Desperate Berlusconi takes to web to revive centre-Right
Published 21/03/2016 | 02:30
Disgraced ex-prime minister of Italy Silvio Berlusconi has been around the block a few times, but with his 80th birthday approaching this year, the mogul is, in desperation, resorting to the internet to reinvigorate the centre-right, which is dying a slow death.
"I knew this oldie would have to make a return," Mr Berlusconi told a political rally in Palermo on Saturday.
"How? Not only with radio and TV. I have finally decided to study the internet. I will launch a major campaign on the web."
With Italy's centre-right tying itself in knots and sinking in the polls, Mr Berlusconi, who won three elections before being kicked out of office following a series of sex scandals and the 2011 sovereign-debt crisis, has constantly sought new ways to revive his ailing conservative Forza Italia party.
But pundits are asking how far the billionaire will get, with Italy's far-right parties on a roll.
Poll figures released last Friday show Forza Italy, which commanded a third of the electorate at its height, falling to 10.6pc.
It has already been overtaken by the far-right, populist Northern League, whose poll ratings, at nearly 15pc, appear impervious to the racist and homophobic outbursts from its politicians.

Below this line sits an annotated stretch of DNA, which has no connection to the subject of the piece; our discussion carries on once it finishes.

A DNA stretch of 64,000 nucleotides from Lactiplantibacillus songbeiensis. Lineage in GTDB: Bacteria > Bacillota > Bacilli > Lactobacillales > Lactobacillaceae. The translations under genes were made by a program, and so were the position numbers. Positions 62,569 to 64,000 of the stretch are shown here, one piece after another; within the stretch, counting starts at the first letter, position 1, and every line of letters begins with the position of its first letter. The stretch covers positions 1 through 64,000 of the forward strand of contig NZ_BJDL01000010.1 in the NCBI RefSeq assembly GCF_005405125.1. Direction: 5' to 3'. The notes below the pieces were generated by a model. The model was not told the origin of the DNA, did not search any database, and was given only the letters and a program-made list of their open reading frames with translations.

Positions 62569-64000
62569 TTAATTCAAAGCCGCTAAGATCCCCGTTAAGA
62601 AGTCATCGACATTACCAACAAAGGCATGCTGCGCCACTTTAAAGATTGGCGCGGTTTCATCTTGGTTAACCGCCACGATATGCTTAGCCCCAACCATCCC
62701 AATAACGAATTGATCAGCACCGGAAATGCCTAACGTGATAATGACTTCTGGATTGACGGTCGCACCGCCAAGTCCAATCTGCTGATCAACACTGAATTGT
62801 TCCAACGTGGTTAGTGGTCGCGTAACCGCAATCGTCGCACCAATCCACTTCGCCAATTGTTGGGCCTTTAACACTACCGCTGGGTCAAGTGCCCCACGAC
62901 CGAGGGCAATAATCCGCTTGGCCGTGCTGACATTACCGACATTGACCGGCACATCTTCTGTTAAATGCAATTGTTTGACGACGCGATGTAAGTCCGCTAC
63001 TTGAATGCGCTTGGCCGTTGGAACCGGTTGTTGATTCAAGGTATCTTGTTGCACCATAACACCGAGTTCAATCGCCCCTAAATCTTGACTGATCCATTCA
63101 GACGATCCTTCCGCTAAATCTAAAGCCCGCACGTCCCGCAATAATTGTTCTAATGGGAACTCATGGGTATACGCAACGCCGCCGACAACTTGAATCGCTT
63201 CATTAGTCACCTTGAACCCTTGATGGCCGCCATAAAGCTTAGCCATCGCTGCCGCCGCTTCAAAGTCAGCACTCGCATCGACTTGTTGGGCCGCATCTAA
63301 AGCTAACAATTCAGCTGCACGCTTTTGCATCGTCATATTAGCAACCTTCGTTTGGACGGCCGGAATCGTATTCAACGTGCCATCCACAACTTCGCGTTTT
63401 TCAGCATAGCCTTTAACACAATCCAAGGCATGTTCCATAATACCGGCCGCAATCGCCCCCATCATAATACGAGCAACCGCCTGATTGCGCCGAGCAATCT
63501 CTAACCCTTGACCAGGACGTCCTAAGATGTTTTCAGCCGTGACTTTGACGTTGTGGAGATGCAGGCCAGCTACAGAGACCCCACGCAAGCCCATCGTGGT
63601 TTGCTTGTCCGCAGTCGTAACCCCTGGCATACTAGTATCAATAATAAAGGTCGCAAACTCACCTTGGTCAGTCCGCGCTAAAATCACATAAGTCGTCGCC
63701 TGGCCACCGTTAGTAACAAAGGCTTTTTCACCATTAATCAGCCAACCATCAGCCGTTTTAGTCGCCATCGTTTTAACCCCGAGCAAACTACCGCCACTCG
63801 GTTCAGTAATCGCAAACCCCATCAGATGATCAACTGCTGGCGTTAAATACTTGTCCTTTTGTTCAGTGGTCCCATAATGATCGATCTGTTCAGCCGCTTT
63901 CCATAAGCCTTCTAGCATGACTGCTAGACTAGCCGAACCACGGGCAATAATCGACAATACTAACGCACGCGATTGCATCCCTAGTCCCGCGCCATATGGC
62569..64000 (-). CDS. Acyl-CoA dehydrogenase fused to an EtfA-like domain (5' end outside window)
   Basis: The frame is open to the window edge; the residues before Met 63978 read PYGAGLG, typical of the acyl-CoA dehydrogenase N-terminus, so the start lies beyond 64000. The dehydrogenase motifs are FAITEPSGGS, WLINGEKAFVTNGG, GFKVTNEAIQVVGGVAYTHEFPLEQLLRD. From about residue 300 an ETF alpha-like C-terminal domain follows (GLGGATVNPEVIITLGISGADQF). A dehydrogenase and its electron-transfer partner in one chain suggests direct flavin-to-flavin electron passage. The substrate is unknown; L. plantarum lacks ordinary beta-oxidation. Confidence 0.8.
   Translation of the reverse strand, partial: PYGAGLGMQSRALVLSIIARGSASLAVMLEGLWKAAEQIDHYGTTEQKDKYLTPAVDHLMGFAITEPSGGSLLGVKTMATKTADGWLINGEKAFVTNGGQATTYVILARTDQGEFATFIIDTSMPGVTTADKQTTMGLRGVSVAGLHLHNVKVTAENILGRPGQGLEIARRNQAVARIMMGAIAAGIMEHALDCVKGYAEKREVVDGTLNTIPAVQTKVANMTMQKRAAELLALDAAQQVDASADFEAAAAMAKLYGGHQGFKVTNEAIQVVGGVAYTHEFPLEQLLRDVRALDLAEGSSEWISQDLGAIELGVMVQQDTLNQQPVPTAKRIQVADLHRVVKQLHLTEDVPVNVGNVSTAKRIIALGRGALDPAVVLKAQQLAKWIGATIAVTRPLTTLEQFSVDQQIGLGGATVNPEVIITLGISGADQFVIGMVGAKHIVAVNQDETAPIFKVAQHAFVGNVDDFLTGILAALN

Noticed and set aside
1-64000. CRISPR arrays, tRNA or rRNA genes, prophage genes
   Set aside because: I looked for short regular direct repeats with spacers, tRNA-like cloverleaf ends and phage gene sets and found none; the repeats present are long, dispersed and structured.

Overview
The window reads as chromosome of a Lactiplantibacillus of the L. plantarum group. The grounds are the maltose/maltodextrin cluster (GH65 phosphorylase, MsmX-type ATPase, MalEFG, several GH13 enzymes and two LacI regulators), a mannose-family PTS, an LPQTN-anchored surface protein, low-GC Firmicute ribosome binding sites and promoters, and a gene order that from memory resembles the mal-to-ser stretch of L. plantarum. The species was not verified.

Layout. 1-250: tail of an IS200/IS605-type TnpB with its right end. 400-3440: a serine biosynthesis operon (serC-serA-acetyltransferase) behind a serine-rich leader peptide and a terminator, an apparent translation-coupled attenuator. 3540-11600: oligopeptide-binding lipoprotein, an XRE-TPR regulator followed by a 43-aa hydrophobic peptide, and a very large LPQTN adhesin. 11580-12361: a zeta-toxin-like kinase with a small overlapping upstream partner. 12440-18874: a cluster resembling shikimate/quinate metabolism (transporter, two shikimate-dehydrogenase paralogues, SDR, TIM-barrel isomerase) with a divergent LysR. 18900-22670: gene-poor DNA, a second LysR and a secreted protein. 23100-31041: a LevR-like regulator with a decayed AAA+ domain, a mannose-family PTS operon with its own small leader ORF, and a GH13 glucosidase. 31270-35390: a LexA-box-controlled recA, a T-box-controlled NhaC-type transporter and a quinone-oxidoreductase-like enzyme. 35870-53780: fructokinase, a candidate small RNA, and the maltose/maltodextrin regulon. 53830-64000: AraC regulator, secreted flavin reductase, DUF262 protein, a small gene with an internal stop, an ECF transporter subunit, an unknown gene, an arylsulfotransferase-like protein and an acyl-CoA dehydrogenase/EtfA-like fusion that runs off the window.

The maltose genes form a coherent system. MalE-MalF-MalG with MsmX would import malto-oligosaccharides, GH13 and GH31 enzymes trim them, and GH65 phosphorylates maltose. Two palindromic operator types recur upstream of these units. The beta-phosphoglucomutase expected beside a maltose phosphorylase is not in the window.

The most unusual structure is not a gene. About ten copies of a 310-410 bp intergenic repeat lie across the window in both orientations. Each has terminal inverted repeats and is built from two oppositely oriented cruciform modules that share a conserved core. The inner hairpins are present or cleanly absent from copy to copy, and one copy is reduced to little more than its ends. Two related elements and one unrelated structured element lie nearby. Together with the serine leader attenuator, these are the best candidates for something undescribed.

Prime Minister Matteo Renzi's ruling PD rose slightly from 34.3pc to 34.5pc and the anti-establishment M5S rose from 24.5pc to 24.8pc in Ixe's weekly poll for Raitre television.
For conservatives, the real crisis comes from the splits in their own movement.
A number of dissidents from Mr Berlusconi's party have formed their own conservative New Centre Right group, which props up the government in the Senate.
And in a political litmus test, Rome's coming mayoral elections will see Giorgia Meloni, of the far-right Brothers of Italy party, enter the race, despite Mr Berlusconi's insistence that the more moderate Guido Bertolaso should be the candidate of the Right.
Mr Bertolaso angered the anti-immigrant Northern League for daring to suggest that Italy's Romani minority is discriminated against. The League's leader Matteo Salvini is now backing Ms Meloni.
Mr Berlusconi has dismissed Ms Meloni and her party as a "bunch of ex-fascists" because of their links to the old Alleanza Nazionale party, which grew out of Mussolini's fascism.
But the billionaire had no compunction about forming governments with the Alleanza Nazionale or the Northern League, in the past, when it suited him.
"Now that has changed and many people who used to vote for Berlusconi now vote for Salvini and even Meloni," said political scientist and pundit Roberto D'Alimonte, adding: "There is a hole in the political centre ground."